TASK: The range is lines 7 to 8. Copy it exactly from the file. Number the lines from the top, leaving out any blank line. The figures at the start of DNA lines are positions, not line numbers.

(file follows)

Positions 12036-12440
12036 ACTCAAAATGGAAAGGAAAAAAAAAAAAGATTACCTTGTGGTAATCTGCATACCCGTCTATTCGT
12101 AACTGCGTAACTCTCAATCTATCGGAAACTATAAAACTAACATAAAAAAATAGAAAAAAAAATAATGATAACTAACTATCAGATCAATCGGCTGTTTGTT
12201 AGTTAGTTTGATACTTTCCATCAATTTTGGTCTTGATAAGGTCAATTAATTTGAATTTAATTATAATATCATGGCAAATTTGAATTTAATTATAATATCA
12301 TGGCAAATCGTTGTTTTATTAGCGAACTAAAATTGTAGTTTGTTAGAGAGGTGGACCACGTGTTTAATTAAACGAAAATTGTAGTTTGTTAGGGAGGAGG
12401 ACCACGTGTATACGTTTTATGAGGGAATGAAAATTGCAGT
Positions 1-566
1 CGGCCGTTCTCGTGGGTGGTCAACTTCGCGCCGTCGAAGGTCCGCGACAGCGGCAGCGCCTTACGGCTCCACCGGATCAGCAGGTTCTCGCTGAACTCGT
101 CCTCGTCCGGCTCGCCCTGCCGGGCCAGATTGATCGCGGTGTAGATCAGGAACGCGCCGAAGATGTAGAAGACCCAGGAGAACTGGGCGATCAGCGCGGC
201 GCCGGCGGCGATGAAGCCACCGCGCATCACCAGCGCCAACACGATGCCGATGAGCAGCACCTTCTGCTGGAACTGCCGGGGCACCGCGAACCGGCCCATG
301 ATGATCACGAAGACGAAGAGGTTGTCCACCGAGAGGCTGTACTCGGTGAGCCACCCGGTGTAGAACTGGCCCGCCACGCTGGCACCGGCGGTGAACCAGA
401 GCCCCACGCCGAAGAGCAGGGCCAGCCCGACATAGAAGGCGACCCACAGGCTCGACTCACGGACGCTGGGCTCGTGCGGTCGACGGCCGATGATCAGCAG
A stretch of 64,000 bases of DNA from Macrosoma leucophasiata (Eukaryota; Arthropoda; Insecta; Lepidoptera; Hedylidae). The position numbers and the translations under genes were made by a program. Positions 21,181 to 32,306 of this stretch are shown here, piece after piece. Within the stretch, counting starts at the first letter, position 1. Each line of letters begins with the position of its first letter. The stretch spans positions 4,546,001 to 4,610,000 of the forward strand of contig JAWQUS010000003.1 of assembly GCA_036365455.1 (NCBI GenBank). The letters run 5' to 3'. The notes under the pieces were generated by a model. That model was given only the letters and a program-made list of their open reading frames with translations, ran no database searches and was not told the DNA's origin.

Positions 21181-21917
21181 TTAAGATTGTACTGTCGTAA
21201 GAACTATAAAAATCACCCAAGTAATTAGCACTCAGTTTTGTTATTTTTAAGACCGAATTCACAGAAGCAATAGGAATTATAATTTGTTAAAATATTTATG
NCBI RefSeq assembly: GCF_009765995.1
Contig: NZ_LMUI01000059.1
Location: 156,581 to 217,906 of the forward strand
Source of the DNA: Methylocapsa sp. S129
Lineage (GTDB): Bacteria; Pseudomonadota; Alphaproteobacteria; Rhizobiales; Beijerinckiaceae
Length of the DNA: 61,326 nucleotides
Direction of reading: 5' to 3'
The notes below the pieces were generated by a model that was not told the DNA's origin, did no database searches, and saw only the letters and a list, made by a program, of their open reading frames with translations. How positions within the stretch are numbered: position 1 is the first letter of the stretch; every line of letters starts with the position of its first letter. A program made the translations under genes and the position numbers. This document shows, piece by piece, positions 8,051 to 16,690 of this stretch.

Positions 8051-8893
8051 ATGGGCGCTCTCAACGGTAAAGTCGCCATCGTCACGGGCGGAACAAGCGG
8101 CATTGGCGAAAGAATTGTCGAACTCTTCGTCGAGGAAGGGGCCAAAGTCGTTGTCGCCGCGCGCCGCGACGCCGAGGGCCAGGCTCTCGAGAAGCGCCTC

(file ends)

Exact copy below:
Positions 1-566
1 CGGCCGTTCTCGTGGGTGGTCAACTTCGCGCCGTCGAAGGTCCGCGACAGCGGCAGCGCCTTACGGCTCCACCGGATCAGCAGGTTCTCGCTGAACTCGT